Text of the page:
LEAP scores show mixed results during curriculum transition
Spring 2018 LEAP scores are in, and the results are mixed for both Webster Parish and the state of Louisiana.
The data released July 10 indicates a one-percent increase from last year in students scoring Mastery or better in ELA, mathematics, and social studies combined statewide. Meanwhile, Webster Parish saw a one-percent dip.
Beginning in the fall of 2017, the Louisiana Board of Elementary and Secondary Education made several changes to the school ratings system in order to move the targeted LEAP score from Basic to Mastery for every student by 2025.
LEAP 2025 includes assessments of ELA, mathematics, science, and social studies for grades 3-12. The tests measure the knowledge and skills contained in the state’s content standards for that particular grade. Student scores are reported on five levels: Unsatisfactory, Approaching Basic, Basic, Mastery, or Advanced. Mastery and above is considered proficient, or ready for the next grade level.
With Mastery as the new target, eight out of ten schools in Webster Parish saw an overall decrease in the number of students grades 3-8 achieving that level.
However, Superintendent of Schools Johnny Rowland said much of these statistics can be attributed to an “implementation dip” as Webster Parish schools transitioned to new curricula this year. In fact, he said the 2017-18 results should be viewed as the new starting point as the district looks to the future.
“Considering we had 100 percent Tier 1 Curriculum implementation in ELA and math, we knew we would see some implementation dip in our first year,” he said. “The scores we are now receiving serve as our baseline data for where we are moving forward.”
The only schools in Webster Parish demonstrating overall growth in the number of students achieving Mastery in grades 3-8 were Brown Upper Elementary School, which increased by one percent, and Webster Junior High School, which increased by eight percent. Webster Junior High leaped from near the bottom in these results in 2016-17 to leading the parish this year.
Rowland said despite being primarily a transition year, some positive results were still encouraging.
“We were pleased by our fourth grade ELA and math scaled scores,” Rowland said. “We saw some increases in each school in every area except one school in math and one other in ELA. Our eighth grade scores in ELA and math also saw improvement, so we were pleasantly encouraged by those results.”
Overall in fourth grade Webster Parish saw a one percent increase in students achieving Mastery or higher in both ELA and mathematics. The eighth grade also made one percent headway in ELA while achieving a large six percent growth in math. Seventh grade saw a one percent growth in ELA while holding steady elsewhere.
Grades three, five, and six were not so positive, showing a combined 26 percent drop in ELA and math. The largest single dip in any subject was the parish’s third grade dropping twelve percent in mathematics.
“After really digging into the scores, we see some things we’re excited about and areas we need to work on,” Rowland said. “There are areas we must improve on, and we knew that going into it.”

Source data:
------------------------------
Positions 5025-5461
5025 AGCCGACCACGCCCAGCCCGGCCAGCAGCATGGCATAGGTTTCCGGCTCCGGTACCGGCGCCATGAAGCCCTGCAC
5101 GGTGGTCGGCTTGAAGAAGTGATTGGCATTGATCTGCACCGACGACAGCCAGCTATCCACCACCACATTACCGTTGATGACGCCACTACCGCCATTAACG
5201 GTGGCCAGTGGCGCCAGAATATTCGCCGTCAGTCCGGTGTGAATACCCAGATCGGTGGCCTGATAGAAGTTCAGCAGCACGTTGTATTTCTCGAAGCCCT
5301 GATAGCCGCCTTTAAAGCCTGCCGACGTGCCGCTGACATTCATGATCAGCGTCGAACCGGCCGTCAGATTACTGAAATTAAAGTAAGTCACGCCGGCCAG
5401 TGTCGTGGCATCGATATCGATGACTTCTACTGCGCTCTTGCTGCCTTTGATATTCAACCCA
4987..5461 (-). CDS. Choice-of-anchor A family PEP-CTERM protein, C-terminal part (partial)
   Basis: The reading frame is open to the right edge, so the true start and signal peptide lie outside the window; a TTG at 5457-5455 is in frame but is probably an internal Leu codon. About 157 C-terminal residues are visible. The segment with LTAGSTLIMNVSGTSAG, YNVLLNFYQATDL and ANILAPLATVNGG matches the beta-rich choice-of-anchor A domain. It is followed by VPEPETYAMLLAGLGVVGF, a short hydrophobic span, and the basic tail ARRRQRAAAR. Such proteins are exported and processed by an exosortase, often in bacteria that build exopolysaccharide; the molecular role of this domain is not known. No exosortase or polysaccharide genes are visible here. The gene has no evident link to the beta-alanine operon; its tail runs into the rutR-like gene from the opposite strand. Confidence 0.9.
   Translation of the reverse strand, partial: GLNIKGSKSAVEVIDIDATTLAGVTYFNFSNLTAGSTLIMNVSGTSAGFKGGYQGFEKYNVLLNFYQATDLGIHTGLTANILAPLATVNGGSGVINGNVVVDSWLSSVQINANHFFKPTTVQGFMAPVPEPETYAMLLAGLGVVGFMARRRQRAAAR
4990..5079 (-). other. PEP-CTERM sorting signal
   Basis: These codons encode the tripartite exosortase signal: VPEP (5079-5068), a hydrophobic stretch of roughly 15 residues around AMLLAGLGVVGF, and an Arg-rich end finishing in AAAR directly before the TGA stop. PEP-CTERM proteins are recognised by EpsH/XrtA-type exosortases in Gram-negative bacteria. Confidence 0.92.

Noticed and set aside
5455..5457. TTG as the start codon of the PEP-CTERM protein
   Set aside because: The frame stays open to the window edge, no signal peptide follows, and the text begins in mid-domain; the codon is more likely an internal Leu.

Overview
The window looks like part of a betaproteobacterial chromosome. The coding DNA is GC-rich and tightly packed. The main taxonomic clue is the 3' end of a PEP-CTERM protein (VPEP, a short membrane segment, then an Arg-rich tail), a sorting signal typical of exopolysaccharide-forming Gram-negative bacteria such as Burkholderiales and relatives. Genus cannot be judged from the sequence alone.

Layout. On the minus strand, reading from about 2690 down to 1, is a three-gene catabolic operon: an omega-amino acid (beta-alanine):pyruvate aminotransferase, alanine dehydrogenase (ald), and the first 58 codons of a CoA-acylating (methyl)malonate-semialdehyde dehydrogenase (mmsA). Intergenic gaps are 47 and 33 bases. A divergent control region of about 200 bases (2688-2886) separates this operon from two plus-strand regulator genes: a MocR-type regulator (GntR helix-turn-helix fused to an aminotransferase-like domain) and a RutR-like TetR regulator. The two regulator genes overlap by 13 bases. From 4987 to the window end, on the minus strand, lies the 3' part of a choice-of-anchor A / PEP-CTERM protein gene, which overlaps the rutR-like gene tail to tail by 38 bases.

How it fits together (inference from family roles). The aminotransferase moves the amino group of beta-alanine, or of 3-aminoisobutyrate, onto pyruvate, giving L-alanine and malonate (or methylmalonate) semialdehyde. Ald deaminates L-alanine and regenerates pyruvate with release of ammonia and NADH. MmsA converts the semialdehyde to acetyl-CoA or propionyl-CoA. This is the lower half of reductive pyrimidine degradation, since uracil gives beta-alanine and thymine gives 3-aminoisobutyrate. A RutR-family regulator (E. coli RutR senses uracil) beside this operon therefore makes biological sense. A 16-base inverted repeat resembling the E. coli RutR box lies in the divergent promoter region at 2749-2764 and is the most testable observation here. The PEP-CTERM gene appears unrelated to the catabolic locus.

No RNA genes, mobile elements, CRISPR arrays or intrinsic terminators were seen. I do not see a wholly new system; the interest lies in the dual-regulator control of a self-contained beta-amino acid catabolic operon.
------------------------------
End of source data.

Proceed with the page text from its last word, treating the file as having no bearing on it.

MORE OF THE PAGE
Rowland said a large part of how the district will look to address its deficiencies will come through the work of some new positions. Dusty Rowland filled the new role of supervisor of curriculum and instruction, which was created halfway through the school year, and the school board recently approved the creation of nine content coaches to assist her in assessing and equipping teachers across the district.
“Now that we have our first-year results in, we are excited about what the future holds, especially considering having our supervisor of curriculum and instruction and our nine content coaches who will go into our schools and work with and support our teachers in those core tested areas,” Johnny Rowland said. “We’re excited to see what’s going to be the fruits of that initiative, which will be brand new for us in the 2018-19 year.”
Statewide, students hitting the Mastery target in ELA, math, and social studies combined was 34 percent, up by one from last year, compared to 25 percent in Webster Parish, which is down one from last year.
All statistics that indicate year-to-year growth or decline apply to grades 3-8 because LEAP assessments for high school courses were only added this year. When factoring in the high school results for English I-II, Algebra I, and Geometry, Webster Parish’s Mastery percentage rises by one to 26 percent.
Beginning next year, school systems will be able to see growth rates for high school assessments, as well as first-year results for the new science tests.
What growth can be measured for high schoolers comes in the form of the ACT index, which Rowland said is on the rise for Webster Parish. He said the increase is due in part to an emphasis on ACT WorkKeys, a program that has become an integral part of the region’s workforce development collaboration initiative over the past year.
“We’re very excited about the ACT index improvement we’re seeing in our high schools,” he said. “We can attribute a lot of that growth to the fact that we had record number of students take and complete WorkKeys this year. The number of students that took and completed WorkKeys is substantially up from previous years. That’s why you’re seeing the significant growth in the ACT index in Webster Parish, as well as our continued emphasis on ACT prep.”
With a mixed bag of results as the district transitioned to new curricula and standards, Rowland said he is looking forward to seeing the improvement after a full year of consistency.
“Last year was a year of looking at where we’re deficient and putting plans in place to address those deficiencies, and now in the 2018-19 year we will hit the ground running in implementing these plans,” he said.